The Orange County competition was held June 10-12 in advance of the fair, which closes Sunday. The wines were rated by 70 winery owners and wine makers on a 20-point system that evaluated such attributes as appearance, color, aroma, sweetness, body, flavor and general quality, said Barbara A. Perez, who supervised the 1989 rating.

Wines are bagged so that labels remain a mystery. They are poured into glasses, swirled and sniffed to check scent, sipped and swished in the mouth to check flavor and spat out to keep judges sober.

According to Perez, the Orange County Wine Society, which co-sponsors the judging, prints and sells millions of stickers each year that proclaim a wine to be a medal winner. And a full 75% of the winning wineries buy and use such stickers to make their products stand out on the shelf.

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And even if they don’t, many of the wineries rapidly distribute news releases to wine critics and wine publications trumpeting their successes.

“There are so many judgings and medals,” said Folsom, of the Wine Institute. “They’re not the be-all and end-all of wine and wine marketing, but they certainly are a large part of the wine industry.”

Renaissance Vineyard and Winery, in Renaissance, Calif., is one small company that has taken advantage of its wine wins. But its success also shows the vagaries of judgings.

After selling its wines for only six months, Renaissance won three medals at Vinexpo in Blayais-Bordeaux, France, purported to be the largest wine and spirits fair. Renaissance was the only U.S. wine to win a gold at Vinexpo, for its 1985 Special Select Late Harvest White Riesling.

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“We are proud of our vineyard and winery,” boasted winery president James Bryant in a news release sent out soon after the awards were given. “And we are delighted that our wines have been singled out for international acclaim.”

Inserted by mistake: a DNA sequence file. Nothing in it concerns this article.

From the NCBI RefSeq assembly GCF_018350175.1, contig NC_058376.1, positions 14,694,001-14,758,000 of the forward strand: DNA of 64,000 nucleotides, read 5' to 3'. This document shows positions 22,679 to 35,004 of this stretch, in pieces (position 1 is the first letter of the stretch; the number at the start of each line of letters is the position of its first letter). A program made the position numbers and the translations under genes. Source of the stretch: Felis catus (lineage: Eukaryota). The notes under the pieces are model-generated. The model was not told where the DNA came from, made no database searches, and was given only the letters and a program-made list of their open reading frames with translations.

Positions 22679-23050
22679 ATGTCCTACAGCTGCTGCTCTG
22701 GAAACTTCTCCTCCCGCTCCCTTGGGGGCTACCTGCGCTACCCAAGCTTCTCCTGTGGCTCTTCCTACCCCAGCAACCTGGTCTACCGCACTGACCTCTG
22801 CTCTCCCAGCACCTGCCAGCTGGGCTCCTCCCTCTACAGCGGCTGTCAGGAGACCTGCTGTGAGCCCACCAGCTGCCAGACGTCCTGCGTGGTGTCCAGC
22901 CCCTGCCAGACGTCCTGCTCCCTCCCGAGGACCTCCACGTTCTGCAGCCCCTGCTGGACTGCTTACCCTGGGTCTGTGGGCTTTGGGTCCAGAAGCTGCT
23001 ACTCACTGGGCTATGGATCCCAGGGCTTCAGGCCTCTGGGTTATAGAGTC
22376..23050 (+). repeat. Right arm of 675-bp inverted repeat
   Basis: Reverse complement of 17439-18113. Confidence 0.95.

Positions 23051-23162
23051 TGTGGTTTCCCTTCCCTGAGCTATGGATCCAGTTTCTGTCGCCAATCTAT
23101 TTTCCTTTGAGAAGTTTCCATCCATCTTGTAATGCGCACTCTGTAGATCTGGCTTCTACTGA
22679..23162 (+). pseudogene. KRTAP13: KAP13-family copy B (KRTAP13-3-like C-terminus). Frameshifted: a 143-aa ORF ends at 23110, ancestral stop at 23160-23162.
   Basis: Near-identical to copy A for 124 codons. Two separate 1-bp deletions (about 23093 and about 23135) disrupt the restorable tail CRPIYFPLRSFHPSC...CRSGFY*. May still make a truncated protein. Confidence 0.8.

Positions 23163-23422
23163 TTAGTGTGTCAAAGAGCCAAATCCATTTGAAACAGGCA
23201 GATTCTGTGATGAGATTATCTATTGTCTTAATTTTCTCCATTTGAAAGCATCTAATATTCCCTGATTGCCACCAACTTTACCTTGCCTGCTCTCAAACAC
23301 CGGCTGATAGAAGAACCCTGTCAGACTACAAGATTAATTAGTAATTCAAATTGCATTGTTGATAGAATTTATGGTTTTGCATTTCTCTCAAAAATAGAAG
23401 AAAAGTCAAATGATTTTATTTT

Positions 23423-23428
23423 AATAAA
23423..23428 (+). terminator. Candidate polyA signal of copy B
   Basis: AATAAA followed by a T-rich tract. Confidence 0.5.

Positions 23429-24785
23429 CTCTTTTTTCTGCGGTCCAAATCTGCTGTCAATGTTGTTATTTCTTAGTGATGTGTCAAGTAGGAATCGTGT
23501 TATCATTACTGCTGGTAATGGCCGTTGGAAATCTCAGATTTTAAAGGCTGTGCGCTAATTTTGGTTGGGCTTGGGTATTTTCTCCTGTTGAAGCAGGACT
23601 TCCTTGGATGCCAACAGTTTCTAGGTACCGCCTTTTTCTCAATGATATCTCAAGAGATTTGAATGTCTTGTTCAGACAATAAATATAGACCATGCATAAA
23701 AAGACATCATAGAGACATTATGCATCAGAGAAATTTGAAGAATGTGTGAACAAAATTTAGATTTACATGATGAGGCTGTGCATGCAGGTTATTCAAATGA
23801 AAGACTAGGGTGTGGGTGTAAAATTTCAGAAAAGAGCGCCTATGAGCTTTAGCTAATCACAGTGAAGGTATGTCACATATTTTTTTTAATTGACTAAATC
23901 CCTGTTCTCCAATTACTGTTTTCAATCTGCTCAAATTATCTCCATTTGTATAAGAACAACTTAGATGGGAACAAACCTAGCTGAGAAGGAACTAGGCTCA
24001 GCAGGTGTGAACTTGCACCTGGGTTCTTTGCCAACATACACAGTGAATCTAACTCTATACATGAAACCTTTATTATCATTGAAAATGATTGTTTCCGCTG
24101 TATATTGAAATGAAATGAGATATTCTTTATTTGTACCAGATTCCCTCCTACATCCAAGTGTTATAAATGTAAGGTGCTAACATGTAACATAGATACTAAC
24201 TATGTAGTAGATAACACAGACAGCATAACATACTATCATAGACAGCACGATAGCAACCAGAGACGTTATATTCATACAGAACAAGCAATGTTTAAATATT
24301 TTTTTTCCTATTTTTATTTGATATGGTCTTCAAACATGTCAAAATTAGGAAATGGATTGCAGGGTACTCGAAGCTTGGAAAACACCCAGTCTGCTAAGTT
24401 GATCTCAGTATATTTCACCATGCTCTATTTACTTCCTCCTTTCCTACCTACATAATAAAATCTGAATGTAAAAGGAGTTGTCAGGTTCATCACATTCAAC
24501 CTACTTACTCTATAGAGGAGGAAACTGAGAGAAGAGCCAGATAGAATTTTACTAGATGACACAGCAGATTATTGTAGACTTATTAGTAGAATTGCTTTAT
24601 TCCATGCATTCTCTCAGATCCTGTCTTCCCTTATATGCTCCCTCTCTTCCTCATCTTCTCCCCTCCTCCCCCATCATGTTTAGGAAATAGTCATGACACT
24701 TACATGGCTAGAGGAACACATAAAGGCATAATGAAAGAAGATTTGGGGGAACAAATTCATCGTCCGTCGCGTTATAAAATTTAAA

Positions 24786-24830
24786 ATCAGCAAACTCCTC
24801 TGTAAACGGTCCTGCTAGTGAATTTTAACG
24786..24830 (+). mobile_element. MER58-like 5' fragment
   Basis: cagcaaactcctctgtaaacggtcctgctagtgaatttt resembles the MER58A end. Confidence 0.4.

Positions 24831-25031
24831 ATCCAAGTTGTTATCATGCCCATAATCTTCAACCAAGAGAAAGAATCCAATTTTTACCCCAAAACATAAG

International acclaim, yes. Local acclaim, no. Renaissance wines were entered in the Orange County judging and the winery came up empty-handed when awards were announced two weeks ago.

Pitfalls of Competition

Older, more established wineries know the pitfalls of competition and often choose not to enter their products in competition or broadcast awards they win, said G. M. (Pooch) Pucilowski, who runs the California State Fair competition and is principal consultant to the Assembly Select Committee on California Wine Production and Economy.

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“They might sell their wine and do a fine job, but it might go against them if they entered and were beaten in a blind tasting,” Pucilowski said.

Iron Horse Vineyards in Sonoma County is one such company. Although Iron Horse does not enter competitions, the Orange County judging rated its wines anyway and awarded the vineyard two silver and one bronze medal. Partner Joy Sterling was not impressed and said her company has no plans to place medal stickers on its bottles.

“The most important thing on our label are the words, ‘Iron Horse,’ ” Sterling said.

Still, the medals do give wineries a boost when it comes to retail competition. Al Flores spent a recent Friday trying Chardonnays at the Orange County Fair Wine Garden, where the curious can buy a one-ounce taste of award-winning wine for 50 cents.

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Flores was a manager at Trader Joe’s Market in Huntington Beach for seven years. He said a gold medal resulted in increased sales for the winning wines sold at his store.

“You put a gold medal on a wine,” he said, “and it kind of simplifies things for a consumer.”